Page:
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Friday, October 16, 2020

The Minoan snake goddess and other "mistresses of animals"

 The iconic figurine of a woman holding a snake in either hand with a cat sitting on top of her head discovered by Arthur Evans in the "Pillar Shrine" within the Minoan palace of Knossus, Crete is probably one of the most instantly recognized artifacts from the Minoan world.  The original faience sculpture is displayed today at the Herakleion Archaeological Museum on Crete.  But a less well known delicate figurine composed of ivory and gold, dating from 1750 to 1580 BCE, can be seen in the Walters Art Museum in Baltimore, Maryland.

In the ancient world, snakes were symbolically associated with the renewal of life because the reptile was known for sheddding its skin periodically.  This belief was shared not only by the Minoans and Pelasgians, indigenous inhabitants of the Aegean Sea region and their cultures, but by the ancient Mesopotamians and Semites as well. Within the Greek Dionysiac cult, the serpent signified wisdom and was a symbol of fertility.  Other scholars relate  the snake goddess with the Phoenician Astarte (virgin daughter) because her temples were decorated with serpentine motifs. 

Sir Arthur Evans thought the goddess may be linked to the Egyptian snake goddess Wadjet, especially since the figurine he discovered was constructed of faience, a well-known technology using a fired quartz paste that he thought the Minoans probably acquired from the Egyptians. The figurines have also been interpreted as depicting  a mistress of animals-type goddess, a widespread motif in ancient art from the Mediterranean world and the ancient Near East, showing a central human, or human-like, female figure who grasps two animals, one to each side.  Art historians frequently refer to such images using the Greek term Potnia Theron regardless of culture of origin.  The term was first used by Homer as a descriptor of Artemis because of her association with animals and was since used to describe other female divinities associated with animals. The word Potnia, meaning mistress or lady, was a Mycenaean Greek word inherited by Classical Greeks, with the same meaning.  

The snake goddess was also thought to be a precursor to Athena Parthenos, who was associated with snakes.  According to the Bibliotheca, Athena visited the smith-god Hephaestus to request some weapons, but Hephaestus was so overcome by desire that he tried to seduce her in his workshop. Determined to maintain her virginity, Athena fled, pursued by Hephaestus. He caught Athena and tried to rape her, but she fought him off. During the struggle, his semen fell on her thigh, and Athena, in disgust, wiped it away with a scrap of wool and flung it to the earth. As she fled, Erichthonius was born from the semen that fell to the earth. Athena could not abandon the infant but did not wish anyone to find out what happened so placed the infant in a box and gave the box to the three daughters (Herse, Aglaurus and Pandrosus) of Cecrops, the king of Athens, and warned them never to look inside. Pandrosus obeyed, but Herse and Aglaurus were overcome with curiosity and opened the box, which contained the infant and future-king, Erichthonius ("troubles born from the earth,"). The sisters were terrified by what they saw in the box: either a snake coiled around an infant, or an infant that was half-human and half-serpent. They went insane and threw themselves off the Acropolis.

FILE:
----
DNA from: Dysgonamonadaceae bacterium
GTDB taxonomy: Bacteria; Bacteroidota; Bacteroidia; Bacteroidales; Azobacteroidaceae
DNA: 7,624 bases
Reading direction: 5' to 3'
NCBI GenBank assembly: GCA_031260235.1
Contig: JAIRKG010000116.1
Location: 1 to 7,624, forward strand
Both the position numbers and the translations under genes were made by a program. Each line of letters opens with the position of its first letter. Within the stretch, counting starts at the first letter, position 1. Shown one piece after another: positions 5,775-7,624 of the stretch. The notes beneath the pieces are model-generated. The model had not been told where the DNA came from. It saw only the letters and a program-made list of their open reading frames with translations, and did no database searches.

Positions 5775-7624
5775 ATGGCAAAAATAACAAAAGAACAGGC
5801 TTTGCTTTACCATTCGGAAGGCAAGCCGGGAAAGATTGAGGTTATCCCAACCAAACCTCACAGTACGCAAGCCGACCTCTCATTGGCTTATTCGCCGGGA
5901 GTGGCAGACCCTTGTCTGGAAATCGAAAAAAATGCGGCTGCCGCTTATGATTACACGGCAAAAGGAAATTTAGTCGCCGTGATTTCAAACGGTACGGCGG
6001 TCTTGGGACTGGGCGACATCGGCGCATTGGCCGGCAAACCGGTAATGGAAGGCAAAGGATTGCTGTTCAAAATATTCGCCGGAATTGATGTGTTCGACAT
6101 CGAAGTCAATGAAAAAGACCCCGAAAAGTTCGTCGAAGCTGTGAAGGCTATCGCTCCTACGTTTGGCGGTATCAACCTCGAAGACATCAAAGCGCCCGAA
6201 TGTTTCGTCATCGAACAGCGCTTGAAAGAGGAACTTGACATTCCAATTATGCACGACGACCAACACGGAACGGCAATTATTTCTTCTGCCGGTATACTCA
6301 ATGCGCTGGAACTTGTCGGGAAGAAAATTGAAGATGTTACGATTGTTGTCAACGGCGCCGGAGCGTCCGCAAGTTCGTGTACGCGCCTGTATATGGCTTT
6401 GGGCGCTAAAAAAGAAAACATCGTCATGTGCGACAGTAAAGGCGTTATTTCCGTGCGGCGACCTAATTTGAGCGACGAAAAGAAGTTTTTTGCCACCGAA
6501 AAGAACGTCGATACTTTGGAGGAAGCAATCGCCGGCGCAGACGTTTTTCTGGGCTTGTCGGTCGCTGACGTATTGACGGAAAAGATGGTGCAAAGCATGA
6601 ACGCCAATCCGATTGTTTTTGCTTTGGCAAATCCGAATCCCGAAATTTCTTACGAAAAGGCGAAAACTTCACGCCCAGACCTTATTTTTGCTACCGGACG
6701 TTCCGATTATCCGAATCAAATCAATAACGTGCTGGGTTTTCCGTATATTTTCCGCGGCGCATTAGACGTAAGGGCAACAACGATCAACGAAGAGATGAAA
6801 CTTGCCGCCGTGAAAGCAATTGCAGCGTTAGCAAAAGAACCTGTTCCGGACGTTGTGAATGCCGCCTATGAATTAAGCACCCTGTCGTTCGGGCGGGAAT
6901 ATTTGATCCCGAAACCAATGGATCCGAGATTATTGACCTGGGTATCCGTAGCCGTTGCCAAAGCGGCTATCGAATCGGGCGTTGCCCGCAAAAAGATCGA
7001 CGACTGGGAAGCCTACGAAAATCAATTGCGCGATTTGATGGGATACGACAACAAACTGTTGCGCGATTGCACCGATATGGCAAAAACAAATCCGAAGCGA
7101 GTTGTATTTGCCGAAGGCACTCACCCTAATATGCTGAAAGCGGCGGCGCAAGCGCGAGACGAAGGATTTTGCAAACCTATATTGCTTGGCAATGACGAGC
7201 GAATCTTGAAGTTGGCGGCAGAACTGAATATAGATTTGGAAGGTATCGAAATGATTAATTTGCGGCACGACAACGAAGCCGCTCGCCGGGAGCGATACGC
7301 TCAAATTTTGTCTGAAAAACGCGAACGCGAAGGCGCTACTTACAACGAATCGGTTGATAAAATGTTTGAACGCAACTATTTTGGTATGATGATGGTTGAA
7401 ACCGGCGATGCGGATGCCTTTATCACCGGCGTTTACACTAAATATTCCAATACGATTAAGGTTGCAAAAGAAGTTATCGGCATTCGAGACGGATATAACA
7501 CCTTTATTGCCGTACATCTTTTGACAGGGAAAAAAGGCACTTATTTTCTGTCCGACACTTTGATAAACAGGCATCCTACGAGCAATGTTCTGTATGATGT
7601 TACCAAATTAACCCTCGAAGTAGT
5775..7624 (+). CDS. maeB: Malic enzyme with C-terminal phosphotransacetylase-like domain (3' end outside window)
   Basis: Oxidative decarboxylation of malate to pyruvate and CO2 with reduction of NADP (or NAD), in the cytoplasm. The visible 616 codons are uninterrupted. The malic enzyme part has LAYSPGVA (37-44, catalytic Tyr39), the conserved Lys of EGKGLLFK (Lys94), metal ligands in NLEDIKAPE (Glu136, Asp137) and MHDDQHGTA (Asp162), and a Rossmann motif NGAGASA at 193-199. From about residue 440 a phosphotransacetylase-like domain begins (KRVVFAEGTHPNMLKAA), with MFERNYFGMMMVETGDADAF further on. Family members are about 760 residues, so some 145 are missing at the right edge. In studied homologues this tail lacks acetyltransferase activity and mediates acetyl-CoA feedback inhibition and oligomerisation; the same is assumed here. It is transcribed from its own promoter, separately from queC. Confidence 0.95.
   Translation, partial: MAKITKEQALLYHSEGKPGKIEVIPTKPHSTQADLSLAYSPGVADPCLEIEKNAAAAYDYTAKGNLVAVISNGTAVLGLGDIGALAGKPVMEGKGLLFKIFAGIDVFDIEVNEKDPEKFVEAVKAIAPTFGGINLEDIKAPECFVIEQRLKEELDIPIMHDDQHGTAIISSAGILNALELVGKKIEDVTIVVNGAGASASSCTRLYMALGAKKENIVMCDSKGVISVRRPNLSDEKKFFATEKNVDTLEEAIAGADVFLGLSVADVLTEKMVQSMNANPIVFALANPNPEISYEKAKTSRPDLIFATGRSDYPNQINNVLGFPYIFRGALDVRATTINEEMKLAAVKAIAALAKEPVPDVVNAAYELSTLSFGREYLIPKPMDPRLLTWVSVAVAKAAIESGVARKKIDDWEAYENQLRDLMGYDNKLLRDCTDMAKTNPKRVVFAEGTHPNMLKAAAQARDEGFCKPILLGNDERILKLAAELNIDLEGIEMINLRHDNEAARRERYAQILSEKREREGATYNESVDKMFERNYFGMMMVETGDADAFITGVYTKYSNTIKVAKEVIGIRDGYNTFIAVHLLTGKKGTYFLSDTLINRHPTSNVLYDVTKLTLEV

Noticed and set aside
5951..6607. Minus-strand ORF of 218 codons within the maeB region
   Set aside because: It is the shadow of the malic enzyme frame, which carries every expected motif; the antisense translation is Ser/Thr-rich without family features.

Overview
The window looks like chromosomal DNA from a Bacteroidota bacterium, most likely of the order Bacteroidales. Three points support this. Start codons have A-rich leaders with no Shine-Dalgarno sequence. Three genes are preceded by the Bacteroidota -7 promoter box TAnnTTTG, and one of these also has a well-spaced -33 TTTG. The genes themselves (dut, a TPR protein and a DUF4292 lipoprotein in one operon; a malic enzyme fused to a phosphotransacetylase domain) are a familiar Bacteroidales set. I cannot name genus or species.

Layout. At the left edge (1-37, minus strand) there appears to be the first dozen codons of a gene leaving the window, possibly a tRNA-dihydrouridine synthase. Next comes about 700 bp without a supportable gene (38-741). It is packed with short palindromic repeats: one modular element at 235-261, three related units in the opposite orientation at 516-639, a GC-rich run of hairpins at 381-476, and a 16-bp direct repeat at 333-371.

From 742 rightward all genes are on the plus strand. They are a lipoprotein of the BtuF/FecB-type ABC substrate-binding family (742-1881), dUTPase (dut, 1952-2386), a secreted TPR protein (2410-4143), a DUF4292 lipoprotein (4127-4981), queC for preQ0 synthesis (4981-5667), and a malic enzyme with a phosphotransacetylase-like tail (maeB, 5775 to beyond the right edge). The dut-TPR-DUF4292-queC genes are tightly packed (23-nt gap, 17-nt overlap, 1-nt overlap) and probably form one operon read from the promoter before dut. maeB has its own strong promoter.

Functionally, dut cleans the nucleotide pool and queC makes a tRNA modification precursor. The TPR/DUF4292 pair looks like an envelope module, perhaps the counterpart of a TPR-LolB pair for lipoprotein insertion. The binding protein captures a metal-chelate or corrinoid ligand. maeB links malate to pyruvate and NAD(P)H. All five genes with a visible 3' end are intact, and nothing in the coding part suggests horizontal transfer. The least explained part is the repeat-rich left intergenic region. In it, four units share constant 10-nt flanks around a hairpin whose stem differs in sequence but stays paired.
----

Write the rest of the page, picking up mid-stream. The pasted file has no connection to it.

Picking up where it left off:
When he grew up, Erichthonius became king of Athens and Athena protected him. The snake was his symbol, and he was represented in the statue of Athena in the Parthenon as the snake hidden behind her shield. The most sacred building on the Acropolis of Athens, the Erechtheum, is dedicated to Erichthonius. 

The iconic figurine of a woman holding a snake in either hand with a cat sitting on top of her head discovered by Arthur Evans in the "Pillar Shrine" within the Minoan palace of Knossus, Crete in the Herakleion Archaeological Museum courtesy of Wikimeda Commons contributor Soverylittlehoneybee

Minoan snake goddess of ivory and gold dating from 1750 to 1580 that I photographed at the Walters Art Museum in Baltimore, Maryland.

Gold pin with a Mistress of the Animals (potnia theron). Gold with granulation, Greek, ca. 630 BCE at The Louvre, courtesy of Wikimedia Commons contributor Marie-Lan Nguyen.

Bronze sheet with embossed representation of the Mistress of animals, probably a decorative cover of an object from a Samian workshop, about 600 BCE recovered from the Sanctuary of Olympia at the National Archaeological Museum of Athens courtesy of Wikimedia Commons contributor Zde.

Winged goddess with a Gorgon's head wearing a split skirt and holding a bird in each hand, a type of the Potnia Theron. Probably made on Rhodes. From Kameiros, Rhodes at the British Museum courtesy of Wikimedia Commons contributor Ealdgyth.

Ivory representation of the goddess Artemis Orthia found in her sanctuary, now in the National Archaeological Museum in Athens courtesy of Wikimedia Commons contributor Marsyas (white balance adjusted).

Mistress of animals (Potnia theron) and nature on a Pithos with relief, from the years 625-600 BCE. National Archaeological Museum of Athens, courtesy of Wikimedia Commons contributor Zde.

Snake-witch (Ormhäxan) stone from Gotland, Sweden. Now in Fornsalen Museum courtesy of Wikimedia Commons contributor Jürgen Howaldt.



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